As more commercial reactors were built for power plants, their size and operating temperatures were increased. To serve their purpose, they would need to be sited close to populated areas. Though an earlier safety standard required that reactors be kept in desolate areas away from large population centers in case of an accident, reactors would be uncompetitive with other forms of power production if they were sited too far from their energy market.

Safety studies were duly carried out at the national labs on containment vessels as an alternative safety mechanism. The most damaging accident thought to be possible (“maximum credible accident”) was losing reactor water coolant when a pipe broke. Although losing the moderator would end the fission reactions, the heat generated by fission products might melt the core. A facility was planned at Idaho to test such an accident.

It was not uncommon at that time for engineers to test equipment to failure. For example, nuclear-powered rocket engines, which also being developed at the time, were tested at the Nevada Test Site. In 1965, as part of this program, the Kiwi-TNT test simulated the maximum credible accident for that reactor: a rapid nuclear excursion, such as might happen if the reactor powering a rocket fell into the ocean.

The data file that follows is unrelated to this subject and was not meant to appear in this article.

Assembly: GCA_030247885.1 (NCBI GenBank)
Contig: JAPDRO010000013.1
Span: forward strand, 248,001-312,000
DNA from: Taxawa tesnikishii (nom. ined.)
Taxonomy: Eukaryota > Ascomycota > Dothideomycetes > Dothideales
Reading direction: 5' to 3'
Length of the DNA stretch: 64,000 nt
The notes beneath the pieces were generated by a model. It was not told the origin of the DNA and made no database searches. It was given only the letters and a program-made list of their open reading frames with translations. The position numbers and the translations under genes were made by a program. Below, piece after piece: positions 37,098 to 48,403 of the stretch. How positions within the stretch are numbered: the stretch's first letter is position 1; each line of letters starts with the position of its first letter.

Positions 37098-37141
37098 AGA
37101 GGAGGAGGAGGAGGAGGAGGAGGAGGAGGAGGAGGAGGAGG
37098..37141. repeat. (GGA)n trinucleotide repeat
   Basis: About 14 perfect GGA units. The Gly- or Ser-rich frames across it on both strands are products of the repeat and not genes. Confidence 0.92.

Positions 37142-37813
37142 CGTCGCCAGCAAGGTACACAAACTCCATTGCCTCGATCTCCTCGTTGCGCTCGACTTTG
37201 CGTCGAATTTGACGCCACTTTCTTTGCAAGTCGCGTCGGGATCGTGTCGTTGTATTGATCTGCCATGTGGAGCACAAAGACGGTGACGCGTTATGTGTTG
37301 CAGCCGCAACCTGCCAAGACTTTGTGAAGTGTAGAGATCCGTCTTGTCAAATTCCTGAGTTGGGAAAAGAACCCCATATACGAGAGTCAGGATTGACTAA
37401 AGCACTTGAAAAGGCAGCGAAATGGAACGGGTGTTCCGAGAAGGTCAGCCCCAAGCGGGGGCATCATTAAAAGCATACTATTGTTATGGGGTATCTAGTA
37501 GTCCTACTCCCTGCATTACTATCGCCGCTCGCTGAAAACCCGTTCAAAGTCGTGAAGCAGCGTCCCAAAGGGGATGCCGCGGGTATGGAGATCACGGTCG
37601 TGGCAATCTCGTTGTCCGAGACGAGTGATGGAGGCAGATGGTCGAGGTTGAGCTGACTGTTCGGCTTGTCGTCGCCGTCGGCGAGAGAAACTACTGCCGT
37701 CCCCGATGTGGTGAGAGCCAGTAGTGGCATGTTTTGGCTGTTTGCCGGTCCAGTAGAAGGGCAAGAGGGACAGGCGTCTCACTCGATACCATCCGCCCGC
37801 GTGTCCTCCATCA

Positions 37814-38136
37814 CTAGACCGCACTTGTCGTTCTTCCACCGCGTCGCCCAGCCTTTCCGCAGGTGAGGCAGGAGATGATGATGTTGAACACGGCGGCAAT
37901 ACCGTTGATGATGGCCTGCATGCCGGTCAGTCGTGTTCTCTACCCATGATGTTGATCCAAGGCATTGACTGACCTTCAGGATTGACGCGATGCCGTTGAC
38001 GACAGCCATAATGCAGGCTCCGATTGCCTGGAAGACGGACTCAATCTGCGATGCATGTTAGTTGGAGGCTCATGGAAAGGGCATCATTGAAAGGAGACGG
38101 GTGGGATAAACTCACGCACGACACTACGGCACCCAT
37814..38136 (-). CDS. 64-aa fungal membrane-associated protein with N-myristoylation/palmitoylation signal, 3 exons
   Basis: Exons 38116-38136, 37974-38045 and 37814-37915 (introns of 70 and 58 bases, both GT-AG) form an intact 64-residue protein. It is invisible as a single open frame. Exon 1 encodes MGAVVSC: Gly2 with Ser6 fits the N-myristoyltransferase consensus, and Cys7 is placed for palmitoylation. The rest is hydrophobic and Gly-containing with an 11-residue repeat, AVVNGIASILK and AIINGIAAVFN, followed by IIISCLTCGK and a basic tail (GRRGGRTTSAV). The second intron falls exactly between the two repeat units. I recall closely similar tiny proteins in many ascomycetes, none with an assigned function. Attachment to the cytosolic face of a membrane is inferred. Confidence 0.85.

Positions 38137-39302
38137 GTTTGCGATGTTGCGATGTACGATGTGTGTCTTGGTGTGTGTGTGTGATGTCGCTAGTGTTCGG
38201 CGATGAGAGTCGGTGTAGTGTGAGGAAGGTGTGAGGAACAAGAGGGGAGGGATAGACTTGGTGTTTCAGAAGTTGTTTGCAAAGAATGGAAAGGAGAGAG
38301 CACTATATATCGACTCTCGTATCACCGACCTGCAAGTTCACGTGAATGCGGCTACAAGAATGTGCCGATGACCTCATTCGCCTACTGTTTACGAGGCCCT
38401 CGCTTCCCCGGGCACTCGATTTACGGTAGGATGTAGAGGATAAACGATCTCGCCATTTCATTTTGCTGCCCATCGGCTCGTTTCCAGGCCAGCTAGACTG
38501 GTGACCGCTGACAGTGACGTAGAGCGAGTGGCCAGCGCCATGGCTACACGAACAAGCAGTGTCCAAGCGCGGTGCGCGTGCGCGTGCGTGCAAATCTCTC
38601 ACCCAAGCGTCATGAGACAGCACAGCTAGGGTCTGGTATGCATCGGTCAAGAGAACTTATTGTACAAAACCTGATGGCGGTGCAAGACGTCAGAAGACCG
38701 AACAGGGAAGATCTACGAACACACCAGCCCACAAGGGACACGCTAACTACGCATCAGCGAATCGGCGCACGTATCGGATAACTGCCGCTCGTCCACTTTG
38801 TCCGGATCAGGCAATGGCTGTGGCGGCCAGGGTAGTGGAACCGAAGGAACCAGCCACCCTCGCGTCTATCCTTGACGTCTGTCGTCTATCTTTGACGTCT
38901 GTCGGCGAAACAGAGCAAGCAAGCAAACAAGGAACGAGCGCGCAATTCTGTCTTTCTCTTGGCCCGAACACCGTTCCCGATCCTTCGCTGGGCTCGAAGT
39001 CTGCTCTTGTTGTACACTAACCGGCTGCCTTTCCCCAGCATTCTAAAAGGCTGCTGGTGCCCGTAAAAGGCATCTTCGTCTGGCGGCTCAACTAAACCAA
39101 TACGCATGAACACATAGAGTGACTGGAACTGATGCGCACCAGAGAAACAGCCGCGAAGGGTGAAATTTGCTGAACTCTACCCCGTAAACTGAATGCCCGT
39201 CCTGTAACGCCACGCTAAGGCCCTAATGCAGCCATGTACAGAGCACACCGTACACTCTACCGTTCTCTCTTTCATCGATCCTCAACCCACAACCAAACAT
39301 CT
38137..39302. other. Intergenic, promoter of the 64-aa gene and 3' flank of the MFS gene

The national laboratories were also investigating a wide variety of reactor designs, from liquid-metal-cooled reactors through high-temperature gas-cooled reactors to molten salt reactors. The reactors might be fueled by uranium, plutonium, or thorium. Some of them, called breeders, made more fuel than they used. Breeders would make the most of what were then believed to be very limited uranium reserves by creating plutonium as the uranium was burned. Shaw’s Reactor Development and Testing Division funded both safety studies and exploratory reactor designs.